• Energy harvesters for a more sustainable life 

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    Posted: 10 December 2012

    Report by Alessandra Saviotti

    Berlin-based Myriel Milicevic and Hanspeter Kadel have been investigating the possibilities of reusing waste energy produced by contemporary cities since 2009. To do this, they investigate questions such as: How can citizens use these surplus energy supplies? What would a local micro-power network – where free energy can be collected, distributed and exchanged – look like? How can we introduce new technologies and how we can use them?

    They want to use leaked energy as a resource by collecting waste products from urban infrastructures, including light pollution, heat waste from air conditioners, vibrations caused by traffic, and sound pollution. Underground Currents, the first large system of harvesters, was installed in the Neuköln, U7-line metro station in Berlin. Maryen and Hanspeter attached small windmills to the platform that were activated by the air forced past them by approaching trains. The electricity generated by the small blades was used to broadcast audio recordings about alternative economies, technologies and societies.

    Eindhoven is the so-called City of Light, not only because it is the birthplace of Philips, but also due to traditions associated with the liberation from Nazi occupation at the end of the Second World War. Here, the idea of building a portable harvester to collect light pollution was simply flawless. Each participant suggested and discussed a way to more efficiently use the waste energy produced in the city. The proposals were very clever and revealed how aware the participants were of the topic. Among others, the most interesting propositions related to the use of energy emitted by people. As a matter of fact, a lot of the waste energy produced in cities comes not only from mechanical devices, but also from people. Proposals included installing vibration energy harvesters on streets to generate energy from people’s movements, devices that collect the heat emitted by human bodies, and devices that collect shower water. At this point, the goal of this small temporary community was to find a way to connect every device, idea and system not only in terms of technical infrastructures but also to generate new forms of economy. One participant suggested raising public awareness by ‘keeping the process small and local, because in this way decisions are easy to take’. Yes, but after understanding their potential, ideas have to escape from the small communities where they are conceived to be able to change the world one step at a time.

    After a productive discussion, the group started assembling the DIY energy harvester. Myriel and Hanspeter provided hands-on assistance in what was actually a really simple procedure – it took everyone less than two hours to construct a harvester that collected light pollution and use the energy collected to recharge batteries. Soldering transistors and wires and handling small solar cells aren’t obstacles anymore if you think about the potentiality your brand new energy harvester might have.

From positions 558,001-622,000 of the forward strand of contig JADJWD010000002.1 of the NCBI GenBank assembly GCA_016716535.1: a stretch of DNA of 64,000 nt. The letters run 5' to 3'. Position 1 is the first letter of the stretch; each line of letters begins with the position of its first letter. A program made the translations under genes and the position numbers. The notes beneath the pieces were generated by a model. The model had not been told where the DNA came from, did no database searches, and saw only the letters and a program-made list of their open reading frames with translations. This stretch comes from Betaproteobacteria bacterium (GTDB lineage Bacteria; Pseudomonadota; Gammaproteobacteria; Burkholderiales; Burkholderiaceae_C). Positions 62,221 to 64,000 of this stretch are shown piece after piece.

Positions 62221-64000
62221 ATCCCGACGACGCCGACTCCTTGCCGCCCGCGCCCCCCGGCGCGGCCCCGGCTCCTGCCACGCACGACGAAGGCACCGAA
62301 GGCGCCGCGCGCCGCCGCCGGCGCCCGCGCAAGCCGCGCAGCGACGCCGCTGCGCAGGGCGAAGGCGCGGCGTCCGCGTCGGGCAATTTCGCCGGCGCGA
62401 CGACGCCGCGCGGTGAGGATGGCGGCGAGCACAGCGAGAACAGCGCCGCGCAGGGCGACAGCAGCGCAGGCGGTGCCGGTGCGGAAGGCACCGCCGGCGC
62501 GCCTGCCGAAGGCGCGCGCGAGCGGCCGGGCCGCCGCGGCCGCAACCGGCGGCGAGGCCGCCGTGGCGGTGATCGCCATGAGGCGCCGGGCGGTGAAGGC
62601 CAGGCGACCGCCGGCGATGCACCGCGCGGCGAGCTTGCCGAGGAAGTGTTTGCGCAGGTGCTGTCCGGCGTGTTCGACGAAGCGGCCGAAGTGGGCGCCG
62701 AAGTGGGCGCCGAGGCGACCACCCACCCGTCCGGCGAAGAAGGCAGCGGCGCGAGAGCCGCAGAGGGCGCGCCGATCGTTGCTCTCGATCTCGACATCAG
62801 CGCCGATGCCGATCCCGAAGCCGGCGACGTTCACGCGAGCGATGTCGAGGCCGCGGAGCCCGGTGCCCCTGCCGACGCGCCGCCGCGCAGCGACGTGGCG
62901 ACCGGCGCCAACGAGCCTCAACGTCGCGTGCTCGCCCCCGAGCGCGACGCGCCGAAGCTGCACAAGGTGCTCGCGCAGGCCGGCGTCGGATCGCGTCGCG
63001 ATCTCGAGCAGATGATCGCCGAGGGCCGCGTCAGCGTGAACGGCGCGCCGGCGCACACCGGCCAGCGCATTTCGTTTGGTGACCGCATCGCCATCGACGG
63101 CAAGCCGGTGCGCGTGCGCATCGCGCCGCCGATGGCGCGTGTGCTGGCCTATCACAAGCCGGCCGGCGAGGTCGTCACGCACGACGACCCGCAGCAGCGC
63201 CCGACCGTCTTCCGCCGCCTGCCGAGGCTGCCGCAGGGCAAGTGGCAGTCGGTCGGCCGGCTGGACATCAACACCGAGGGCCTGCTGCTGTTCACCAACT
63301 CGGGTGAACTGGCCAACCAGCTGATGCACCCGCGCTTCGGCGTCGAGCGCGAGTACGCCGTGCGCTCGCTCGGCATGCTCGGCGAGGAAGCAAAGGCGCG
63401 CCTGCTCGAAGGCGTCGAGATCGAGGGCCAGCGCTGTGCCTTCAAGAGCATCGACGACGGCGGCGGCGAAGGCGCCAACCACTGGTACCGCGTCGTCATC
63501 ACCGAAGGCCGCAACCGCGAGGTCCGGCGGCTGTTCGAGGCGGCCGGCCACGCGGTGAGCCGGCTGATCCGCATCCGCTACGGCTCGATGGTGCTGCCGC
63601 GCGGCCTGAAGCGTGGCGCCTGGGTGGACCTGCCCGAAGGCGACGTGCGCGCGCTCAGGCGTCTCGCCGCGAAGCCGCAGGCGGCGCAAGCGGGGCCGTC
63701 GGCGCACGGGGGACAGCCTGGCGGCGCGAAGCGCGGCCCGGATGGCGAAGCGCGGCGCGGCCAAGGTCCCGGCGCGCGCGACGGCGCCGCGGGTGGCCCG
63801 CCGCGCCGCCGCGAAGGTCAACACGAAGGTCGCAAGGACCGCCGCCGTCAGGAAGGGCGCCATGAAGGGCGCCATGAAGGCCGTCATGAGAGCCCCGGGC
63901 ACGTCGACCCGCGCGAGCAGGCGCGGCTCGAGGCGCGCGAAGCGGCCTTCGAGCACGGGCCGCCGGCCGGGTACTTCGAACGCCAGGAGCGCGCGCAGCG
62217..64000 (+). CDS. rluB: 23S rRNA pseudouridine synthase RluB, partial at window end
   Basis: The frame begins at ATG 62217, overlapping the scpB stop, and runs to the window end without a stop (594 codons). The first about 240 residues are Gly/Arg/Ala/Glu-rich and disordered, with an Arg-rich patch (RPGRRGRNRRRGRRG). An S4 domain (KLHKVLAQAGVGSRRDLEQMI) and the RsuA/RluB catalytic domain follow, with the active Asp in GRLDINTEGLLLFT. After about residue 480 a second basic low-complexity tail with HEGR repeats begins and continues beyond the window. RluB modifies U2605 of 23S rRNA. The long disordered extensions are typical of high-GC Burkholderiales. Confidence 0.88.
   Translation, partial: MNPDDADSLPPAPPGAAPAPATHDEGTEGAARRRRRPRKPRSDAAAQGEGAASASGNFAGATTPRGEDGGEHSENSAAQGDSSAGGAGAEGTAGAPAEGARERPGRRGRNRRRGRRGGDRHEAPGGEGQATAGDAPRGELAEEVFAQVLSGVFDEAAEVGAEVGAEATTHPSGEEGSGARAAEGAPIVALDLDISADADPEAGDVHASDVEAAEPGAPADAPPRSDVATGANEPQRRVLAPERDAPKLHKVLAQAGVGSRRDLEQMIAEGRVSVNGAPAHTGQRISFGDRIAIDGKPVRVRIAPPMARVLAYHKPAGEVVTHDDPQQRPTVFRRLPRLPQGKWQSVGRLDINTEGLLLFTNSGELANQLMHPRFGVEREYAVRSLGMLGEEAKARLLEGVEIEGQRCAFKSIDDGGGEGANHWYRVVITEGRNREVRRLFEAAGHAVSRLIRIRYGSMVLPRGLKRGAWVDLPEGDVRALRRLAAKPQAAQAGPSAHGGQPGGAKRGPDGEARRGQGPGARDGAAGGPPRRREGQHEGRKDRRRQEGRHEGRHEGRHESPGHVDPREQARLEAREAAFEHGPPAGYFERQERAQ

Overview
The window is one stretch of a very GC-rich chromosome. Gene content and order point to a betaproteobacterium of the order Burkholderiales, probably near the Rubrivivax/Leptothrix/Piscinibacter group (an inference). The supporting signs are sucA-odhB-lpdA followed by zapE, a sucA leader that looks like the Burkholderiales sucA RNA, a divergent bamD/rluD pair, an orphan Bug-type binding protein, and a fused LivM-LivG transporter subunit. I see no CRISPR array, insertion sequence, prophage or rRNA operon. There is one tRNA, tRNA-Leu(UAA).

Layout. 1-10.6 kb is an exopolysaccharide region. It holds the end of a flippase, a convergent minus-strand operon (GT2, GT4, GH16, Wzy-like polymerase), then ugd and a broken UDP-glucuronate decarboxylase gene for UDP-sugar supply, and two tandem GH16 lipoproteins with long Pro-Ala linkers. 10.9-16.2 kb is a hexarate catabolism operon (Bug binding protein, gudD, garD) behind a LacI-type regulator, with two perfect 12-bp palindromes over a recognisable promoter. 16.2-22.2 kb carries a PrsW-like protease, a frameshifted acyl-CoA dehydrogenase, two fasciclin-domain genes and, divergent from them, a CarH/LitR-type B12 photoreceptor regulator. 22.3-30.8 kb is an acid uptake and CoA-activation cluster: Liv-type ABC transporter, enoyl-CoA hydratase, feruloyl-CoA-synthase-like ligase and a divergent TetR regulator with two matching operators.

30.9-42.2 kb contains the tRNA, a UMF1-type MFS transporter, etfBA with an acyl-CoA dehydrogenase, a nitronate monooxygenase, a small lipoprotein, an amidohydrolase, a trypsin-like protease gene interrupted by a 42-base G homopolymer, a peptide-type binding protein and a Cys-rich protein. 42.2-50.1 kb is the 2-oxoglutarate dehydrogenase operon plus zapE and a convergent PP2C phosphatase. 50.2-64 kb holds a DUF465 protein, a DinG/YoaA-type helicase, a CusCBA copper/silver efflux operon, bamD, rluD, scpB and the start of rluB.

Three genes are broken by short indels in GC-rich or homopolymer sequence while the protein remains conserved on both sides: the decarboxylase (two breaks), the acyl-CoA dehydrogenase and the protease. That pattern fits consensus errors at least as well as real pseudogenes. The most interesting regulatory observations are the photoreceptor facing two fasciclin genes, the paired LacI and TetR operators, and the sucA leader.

To test how the harvester worked everyone was given a map of the neighbourhood and went outside with the prototype. We wanted to see how much of the light pollution around MU could be transformed into re-usable energy. Shops, cafes, candles, neon lights, hazard lights from cars, Christmas trees, light boxes displaying McDonald’s advertisements, tanning shops, lights embedded in the ground, video screens and traffic lights were among the light sources tested. All of these produced lots of waste energy to recycle. Now, imagine making it viral around the city. Imagine spreading the energy harvesters from Eindhoven throughout the Netherlands, then to Europe and finally to the rest of the world.

    I don’t think Myriel and Hans Peter want to solve the global problem of waste energy and pollution, but I believe their intervention made people aware that small changes are possible in our consumer society. Nor do they want to be considered as amateur scientists, inventors, or engineers – their aim is to understand the complexity of a problem through a semi-scientific approach, and then use it in the fertile territory of art to make people aware that through symbolic actions a sustainable transformation could be possible.


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    Neighbourhood Satellites Energy Harvests - video by Oddone

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